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posted 4 May 2015, 21:31 by Gerry Kangalee   [ updated 4 May 2015, 21:37 ]





The National Workers Union (NWU) calls upon the National Infrastructure Development Company (NIDCO), the Ministry of National Security and the Licensing Authority to explain why NIDCO is allowing OAS Construtora, the Brazilian firm building the Point Fortin Highway, to import hundreds of South American workers to operate as truck drivers, excavator operators, graders and even to do masonry and carpentry.

Migrant workers just out of the maxi taxis at Golconda

Not only are these workers doing jobs that citizens of T&T have been doing for decades, but are, in fact, displacing nationals of this country. These workers, from all reports, hail from Brazil, Bolivia and Venezuela.ot only are these workers doing jobs that citizens of T&T have been doing for decades, but are, in fact, displacing nationals

The National Workers Union reminds the country that OAS Construtora is deeply involved in the corruption scandal in Brazil where in a massive money laundering scandal at Petrobras, Brazil’s state run Oil Company. OAS overpriced construction projects on Petrobras refineries and bribed politicians to get state construction contracts.

Several OAS executives were arrested when Brazilian police raided OAS headquarters in São Paulo last year including the head of its main construction division. In November last year José Adelmário Pinheiro Filho, president of OAS, was arrested and was only released under conditions of house arrest a few days ago. 

The company, which has been suspended from bidding for government contracts has found it difficult to refinance debt and borrow new cash, has failed to pay interest on hundreds of millions of dollars of global bonds and other debt instruments. The company has filed for bankruptcy in the Brazilian courts.

Fitch, the rating firm, has cut OAS rating to C, meaning that its bonds are now considered junk bonds and have stated that OAS and its subsidiaries are likely to default on their debt in the near future.

OAS has been building a subway system in São Paulo since the mid 2000s. Nearly ten years on less than 13% of the project has been completed. It one of the construction teams building the Belo Monte hydroelectric dam, the largest water power project in the world, and the cost overrun on that dam run into billions.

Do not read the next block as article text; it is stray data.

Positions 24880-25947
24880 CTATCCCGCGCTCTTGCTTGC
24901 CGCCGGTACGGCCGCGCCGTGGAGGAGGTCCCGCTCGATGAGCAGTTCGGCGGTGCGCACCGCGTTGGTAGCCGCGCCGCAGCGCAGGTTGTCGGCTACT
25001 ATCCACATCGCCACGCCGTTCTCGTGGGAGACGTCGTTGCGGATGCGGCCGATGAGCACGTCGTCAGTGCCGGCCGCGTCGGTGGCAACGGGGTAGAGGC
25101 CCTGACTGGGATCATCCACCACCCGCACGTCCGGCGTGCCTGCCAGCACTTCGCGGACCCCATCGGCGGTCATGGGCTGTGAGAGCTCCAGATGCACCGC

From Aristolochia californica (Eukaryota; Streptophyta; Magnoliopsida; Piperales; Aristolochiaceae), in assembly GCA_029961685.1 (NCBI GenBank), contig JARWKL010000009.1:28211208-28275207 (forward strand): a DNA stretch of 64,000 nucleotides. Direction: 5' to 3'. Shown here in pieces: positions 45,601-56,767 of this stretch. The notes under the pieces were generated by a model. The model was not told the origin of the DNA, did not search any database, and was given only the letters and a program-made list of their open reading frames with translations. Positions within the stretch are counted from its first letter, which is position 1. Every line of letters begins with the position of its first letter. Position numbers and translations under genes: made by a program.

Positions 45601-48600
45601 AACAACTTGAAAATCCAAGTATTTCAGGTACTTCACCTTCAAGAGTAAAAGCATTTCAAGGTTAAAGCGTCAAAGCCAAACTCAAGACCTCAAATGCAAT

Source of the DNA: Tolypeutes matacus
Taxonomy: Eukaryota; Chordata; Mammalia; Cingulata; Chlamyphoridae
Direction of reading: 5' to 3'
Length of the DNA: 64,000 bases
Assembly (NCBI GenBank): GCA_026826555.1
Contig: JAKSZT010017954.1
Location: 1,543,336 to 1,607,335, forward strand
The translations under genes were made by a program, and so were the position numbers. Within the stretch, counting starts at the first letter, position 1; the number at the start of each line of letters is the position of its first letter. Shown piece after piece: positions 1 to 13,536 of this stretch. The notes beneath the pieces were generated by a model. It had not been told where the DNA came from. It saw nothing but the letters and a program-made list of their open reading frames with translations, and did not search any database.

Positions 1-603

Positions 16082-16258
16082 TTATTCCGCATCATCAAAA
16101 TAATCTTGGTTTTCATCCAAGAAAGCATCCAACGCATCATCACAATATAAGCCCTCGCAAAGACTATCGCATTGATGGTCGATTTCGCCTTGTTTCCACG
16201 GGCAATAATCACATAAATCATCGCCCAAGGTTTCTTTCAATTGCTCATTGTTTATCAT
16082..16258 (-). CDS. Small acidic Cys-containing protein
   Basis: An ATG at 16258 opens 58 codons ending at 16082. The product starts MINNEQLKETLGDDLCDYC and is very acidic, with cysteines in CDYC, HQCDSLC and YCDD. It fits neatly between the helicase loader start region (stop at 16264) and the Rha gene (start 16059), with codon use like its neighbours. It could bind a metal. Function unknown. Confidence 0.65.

This is the company that the government has folded to its bosom to undertake the largest infrastructural project in the country’s history – a company deeply mired in money laundering, graft and corruption and infamous for massive cost overruns on its megaprojects. The relationship between OAS and the government of T&T seems to be birds of a feather sticking together.

Carson Charles, the president of NIDCO, has been cited in the media as saying the South American workers, a further one hundred and fifty of whom arrived on the Golconda camp on Saturday, were brought in because of a labour shortage in critical areas. So, all of a sudden citizen of T&T no longer drive Heavy T vehicles, are unable to operate construction equipment, to do masonry, carpentry and steel bending. Mr. Charles must explain why the sudden influx of hundreds of these workers.

He must reveal what are the conditions to which these workers are subjected; how does their remuneration compare to that of locals doing the same job; how much does it cost to house them; where are they housed; why are locals being forced to train them; whether nationals are being terminated in favour of these workers?

Carson Charles has a duty to answer these questions because more than seven billion dollars in public funds are being expended on this controversial project and it is the right of citizens to know how their money is being spent, particularly when there is a suspicion that some of it is being routed into the pockets of migrant workers who may be the unwitting pawns in a massive money laundering scheme, given the history of OAS Construtora and the well-known venality of our eat-a-food politicians.

The National Workers Union calls upon the Ministry of National Security to explain why these workers have been granted work permits, as Carson Charles claims; what are the conditions governing the granting of these permits and what is the time frame for which these work permits are valid? If they have not been granted work permits why are they being allowed to work in T&T to the detriment of local workers?

The National Workers Union calls upon the Licensing Authority to say whether the South American truck drivers and heavy equipment operators have been granted licenses to operate equipment in T&T; if they have not been so granted what is the Authority doing about the situation? The Authority must say whether they are aware of any of these workers being involved in an accident and whose “permit” was in Spanish.

The National Workers Union calls upon the government to say whether this influx of South American workers onto the Point Fortin Highway project is to ensure that the Debe to Mon Desir section of the highway is completed before the elections are held.


Gerry Kangalee (National Education and Research Officer.  Cell: 785-7637)